* this forces speculatively inclined investment companies to morph into other forms of companies that dont fall under central bank supervision. think americana, national industries and a host of other non-financial companies using their balance sheets as prop trading accounts.

and this is the most important point:

* the authorities, because of their reticence to really punish violators and white-collar criminals with jail time and worthwhile penalties, are always coming up with cockamamie, vacuous plans that have little chance of working and will be entirely exposed by the next crisis.

Abu 'Arqala said...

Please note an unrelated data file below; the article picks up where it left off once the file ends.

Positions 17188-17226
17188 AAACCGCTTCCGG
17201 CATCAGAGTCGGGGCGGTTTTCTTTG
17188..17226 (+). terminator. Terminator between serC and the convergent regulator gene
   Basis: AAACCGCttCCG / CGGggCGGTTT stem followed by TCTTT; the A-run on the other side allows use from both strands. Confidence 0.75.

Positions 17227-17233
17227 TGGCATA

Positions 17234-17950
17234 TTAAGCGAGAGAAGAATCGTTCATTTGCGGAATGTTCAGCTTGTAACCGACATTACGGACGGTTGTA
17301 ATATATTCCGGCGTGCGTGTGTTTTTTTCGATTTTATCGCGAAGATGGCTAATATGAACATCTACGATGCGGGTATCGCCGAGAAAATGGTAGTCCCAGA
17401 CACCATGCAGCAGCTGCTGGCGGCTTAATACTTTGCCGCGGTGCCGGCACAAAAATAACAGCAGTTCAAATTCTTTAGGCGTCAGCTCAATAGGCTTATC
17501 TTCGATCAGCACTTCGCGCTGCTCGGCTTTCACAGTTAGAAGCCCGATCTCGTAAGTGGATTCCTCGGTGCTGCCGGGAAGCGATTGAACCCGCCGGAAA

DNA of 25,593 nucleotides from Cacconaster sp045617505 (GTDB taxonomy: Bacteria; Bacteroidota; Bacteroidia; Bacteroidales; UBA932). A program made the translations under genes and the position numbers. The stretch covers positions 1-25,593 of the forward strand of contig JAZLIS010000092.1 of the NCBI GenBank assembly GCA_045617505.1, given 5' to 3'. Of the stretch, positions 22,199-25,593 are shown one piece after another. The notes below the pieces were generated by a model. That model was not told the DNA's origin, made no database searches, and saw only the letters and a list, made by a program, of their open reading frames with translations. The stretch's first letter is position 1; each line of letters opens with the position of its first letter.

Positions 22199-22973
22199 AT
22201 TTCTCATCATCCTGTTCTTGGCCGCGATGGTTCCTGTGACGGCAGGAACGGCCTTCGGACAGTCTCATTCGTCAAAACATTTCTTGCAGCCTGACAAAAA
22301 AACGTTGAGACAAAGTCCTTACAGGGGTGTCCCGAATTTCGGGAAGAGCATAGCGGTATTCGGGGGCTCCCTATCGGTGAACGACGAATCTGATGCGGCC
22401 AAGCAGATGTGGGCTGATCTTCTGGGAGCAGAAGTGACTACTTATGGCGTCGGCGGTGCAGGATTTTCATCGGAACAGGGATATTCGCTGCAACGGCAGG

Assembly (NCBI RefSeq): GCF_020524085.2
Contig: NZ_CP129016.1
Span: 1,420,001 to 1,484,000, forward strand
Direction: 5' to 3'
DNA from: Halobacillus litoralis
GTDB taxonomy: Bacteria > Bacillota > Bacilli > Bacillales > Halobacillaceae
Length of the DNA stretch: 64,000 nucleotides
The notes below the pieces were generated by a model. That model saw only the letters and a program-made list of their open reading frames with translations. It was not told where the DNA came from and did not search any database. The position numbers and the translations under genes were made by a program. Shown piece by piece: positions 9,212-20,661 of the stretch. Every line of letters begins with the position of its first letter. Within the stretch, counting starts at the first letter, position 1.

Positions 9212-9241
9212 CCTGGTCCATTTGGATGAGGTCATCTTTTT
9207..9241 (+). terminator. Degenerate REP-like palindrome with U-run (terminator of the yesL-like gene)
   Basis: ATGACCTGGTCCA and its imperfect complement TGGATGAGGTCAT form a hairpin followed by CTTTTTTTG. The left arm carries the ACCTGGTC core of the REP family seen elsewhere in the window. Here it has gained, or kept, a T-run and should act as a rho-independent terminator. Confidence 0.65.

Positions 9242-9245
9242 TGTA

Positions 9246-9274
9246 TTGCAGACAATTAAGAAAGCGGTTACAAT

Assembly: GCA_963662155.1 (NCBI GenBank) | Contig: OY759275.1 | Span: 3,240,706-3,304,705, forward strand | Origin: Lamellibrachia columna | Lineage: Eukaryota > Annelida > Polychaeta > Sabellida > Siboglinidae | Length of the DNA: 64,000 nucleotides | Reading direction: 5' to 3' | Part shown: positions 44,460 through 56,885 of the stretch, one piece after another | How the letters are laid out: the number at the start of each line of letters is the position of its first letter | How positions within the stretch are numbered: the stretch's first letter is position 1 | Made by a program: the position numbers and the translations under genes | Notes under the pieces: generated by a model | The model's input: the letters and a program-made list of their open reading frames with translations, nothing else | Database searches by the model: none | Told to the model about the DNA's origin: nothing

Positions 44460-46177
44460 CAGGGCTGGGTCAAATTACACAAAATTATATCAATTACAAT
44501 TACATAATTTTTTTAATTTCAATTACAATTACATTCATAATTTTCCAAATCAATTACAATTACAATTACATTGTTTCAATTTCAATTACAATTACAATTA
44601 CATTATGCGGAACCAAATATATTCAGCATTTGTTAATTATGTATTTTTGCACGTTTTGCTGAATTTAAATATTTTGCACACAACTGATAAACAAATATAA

Thanks for the tip on the CBK directives but I couldn't find those for investment firms. Just for conventional banks and Islamic banks.

Abu 'Arqala said...


Thanks for you comments.

Yes, regulators are always a step or two behind those who want to avoid regulations.

And fighting regulatory arbitrage - whether geographical, legal form or otherwise - is a never ending struggle.

One answer - and like all others is likely to only be partially successful - is for the Central Bank to team up with the MOIC. Have the MOIC enforce the corporate purposes embodied in the Memorandum and Articles of Association. I suspect that for many companies prop trading and extensive investments are ultra vires.

Another would be to define a company as a financial firm when its financial assets exceed some percentage of total assets. Say 10 or 15%. And then in those cases require that it obtain a financial license if it wants to exceed that level. Or force it to reduce its financial assets.

The Rageful Cynic said...